I suppose it's the same fascination that someone with the discipline of stage has with Shakespeare.

And who better to know than Kenneth Branagh himself on stage and on cinema, to have done Shakespeare the way he has done?

Agatha Christie, I suppose came easy to him.

But he was very excited about it because it is a new take.

My character Cousin Andrew was Uncle Andrew in the original film and it was played by George Kennedy.

And there's a context.

Gal's (Gadot) character (Linnet Ridgeway) and my character are cousins.

In the film, we have grown up together.

We have a bit of a childhood history, and so those few tweaks were made here and there.

With a such a diverse cast, you wouldn't expect that to be something featuring in the 1970s in an Agatha Christie film.

Of course, the music (composed by Patrick Doyle) automatically lifts it.

We had a screening two-three days back and that is something that stayed with me.

We are all dressed up as people would dress up back then. I think it's the music that really kind of starts to pull you in.

I suppose that would attract younger audiences.

What was Uncle Andrew before? What was his ethnicity?

In the original, it was an all English cast.

White people, right?

Yes, all white people.

Now it's a whole different ballgame.

We have not gone out of our way to preach our ethnicities in the film, and I think that's what I like about it because it's one of those films that has been a classic case of colour blind casting.

And I am as English as it gets.

I am not playing an Indian.

We speak the Queen's English.

IMAGE: With Richa Chadha. Photograph: Kind courtesy Ali Fazal/Instagram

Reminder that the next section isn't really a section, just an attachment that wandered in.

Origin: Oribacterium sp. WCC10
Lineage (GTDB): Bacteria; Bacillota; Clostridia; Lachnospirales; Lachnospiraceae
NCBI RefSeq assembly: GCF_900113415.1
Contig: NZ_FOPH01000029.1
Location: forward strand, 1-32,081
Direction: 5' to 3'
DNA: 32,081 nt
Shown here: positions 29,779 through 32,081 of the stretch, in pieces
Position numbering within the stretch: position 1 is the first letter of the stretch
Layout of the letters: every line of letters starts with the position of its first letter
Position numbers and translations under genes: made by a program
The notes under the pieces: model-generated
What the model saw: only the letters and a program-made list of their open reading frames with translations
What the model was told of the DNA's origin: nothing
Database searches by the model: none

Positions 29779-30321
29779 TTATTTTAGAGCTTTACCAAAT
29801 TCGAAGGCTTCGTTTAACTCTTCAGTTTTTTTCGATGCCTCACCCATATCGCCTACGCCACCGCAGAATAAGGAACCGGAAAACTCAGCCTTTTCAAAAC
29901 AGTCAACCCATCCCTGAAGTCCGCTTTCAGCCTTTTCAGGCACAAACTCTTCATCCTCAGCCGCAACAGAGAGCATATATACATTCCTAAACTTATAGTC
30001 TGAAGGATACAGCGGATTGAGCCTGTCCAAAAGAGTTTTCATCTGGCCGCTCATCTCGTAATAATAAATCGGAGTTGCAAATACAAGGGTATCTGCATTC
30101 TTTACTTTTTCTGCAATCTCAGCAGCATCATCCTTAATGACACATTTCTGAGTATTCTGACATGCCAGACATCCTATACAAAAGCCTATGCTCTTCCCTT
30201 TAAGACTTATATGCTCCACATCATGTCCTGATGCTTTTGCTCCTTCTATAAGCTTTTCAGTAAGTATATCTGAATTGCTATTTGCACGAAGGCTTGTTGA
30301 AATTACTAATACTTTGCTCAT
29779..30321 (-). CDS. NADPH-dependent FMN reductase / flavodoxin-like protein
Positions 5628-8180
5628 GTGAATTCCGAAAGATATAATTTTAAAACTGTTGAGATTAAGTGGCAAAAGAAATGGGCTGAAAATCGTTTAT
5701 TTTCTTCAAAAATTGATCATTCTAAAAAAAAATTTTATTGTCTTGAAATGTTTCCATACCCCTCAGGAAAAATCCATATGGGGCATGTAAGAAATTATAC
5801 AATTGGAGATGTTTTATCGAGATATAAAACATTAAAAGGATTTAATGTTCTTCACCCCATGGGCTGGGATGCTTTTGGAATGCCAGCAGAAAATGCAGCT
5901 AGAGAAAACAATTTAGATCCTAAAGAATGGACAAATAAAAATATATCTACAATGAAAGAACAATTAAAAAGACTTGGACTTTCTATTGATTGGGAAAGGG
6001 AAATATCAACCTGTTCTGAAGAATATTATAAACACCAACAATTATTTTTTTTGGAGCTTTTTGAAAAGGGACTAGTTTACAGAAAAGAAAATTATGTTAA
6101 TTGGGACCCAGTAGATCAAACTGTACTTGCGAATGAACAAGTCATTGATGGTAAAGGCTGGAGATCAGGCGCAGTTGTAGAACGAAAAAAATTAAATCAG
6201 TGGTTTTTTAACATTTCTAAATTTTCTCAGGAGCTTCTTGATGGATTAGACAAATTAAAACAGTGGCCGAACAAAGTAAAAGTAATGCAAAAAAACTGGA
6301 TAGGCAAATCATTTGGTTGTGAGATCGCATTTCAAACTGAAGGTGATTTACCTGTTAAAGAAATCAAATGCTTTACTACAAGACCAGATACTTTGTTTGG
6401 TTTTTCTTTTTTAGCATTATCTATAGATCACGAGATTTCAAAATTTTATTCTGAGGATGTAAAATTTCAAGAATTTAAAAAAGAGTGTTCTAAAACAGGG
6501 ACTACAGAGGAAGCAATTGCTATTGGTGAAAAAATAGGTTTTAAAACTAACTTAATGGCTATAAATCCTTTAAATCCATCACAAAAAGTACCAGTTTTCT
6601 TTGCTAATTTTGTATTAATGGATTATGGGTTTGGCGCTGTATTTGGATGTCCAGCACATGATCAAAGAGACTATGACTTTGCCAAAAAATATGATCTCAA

Did you have to work on your accent?

I made sure I worked on it.

I had to bring that to the table.

You have to get past the accent and be at par with the likes of Kenneth Branagh, Annette Bening and all these stalwarts.

I had to get that in the can before I could really start acting.

I wanted to be sure all the nuances were just right.

The palate changes the moment you don an accent and it has to be right, otherwise it just goes for a toss.

Did you work on it yourself, or did you take diction lessons?

I worked on it myself.

I did take help from one of the dialect coaches.

I told him to keep a watch on me, even during takes and during the entire process of filming.

I told him to just stop everything even if they find one syllable off.

That was something I was very particular about, and I think Kenneth appreciated that.

Rose Leslie, one of our co-actors, has a French accent in the film and she's originally Scottish. Kenneth himself has a Belgian-French accent thing happening with Poirot.

And that's needed with Hercule Poirot.

Yes. So I had to be at par with Agatha Christie's novel and kind of keep it English because the setting is English.

IMAGE: Ali Fazal hosts a screening of Death On The Nile for his 'favourite people', including Vishal and Rekha Bharadwaj, Shashank Arora, Vijay Verma, Rajshri Deshpande and Richa Chadha. Photograph: Kind courtesy Ali Fazal/Instagram

What was it like working with Kenneth Branagh as a director and he is also your castmate? You have also worked with Stephen Frears. They are two remarkable British film-makers.

I like that they discover things about you.

That is something refreshing maybe because I wasn't in a position of power in India, where I could choose and tailor make my own parts.

So I usually have to make sense of it myself, as opposed to just being able to trust your director and take the leap.

There are very few times in your life you get to do that.

Stephen Frears shot parts of me that I would have never seen myself doing. They push you in directions where you have not thought of going as an actor.

I know that Vishal Bhardwaj is one of those film-makers. I am working with him right now in Khufiya.

He is someone I would compare to the likes of these guys.

Kenneth, of course, has the discipline of stage. He is very thorough. He knows exactly what he wants, but he also lets you play within that.

Agatha Christie's story is very specific. Michael Green wrote the screenplay like that.

There is the scene with all the suspects in one room.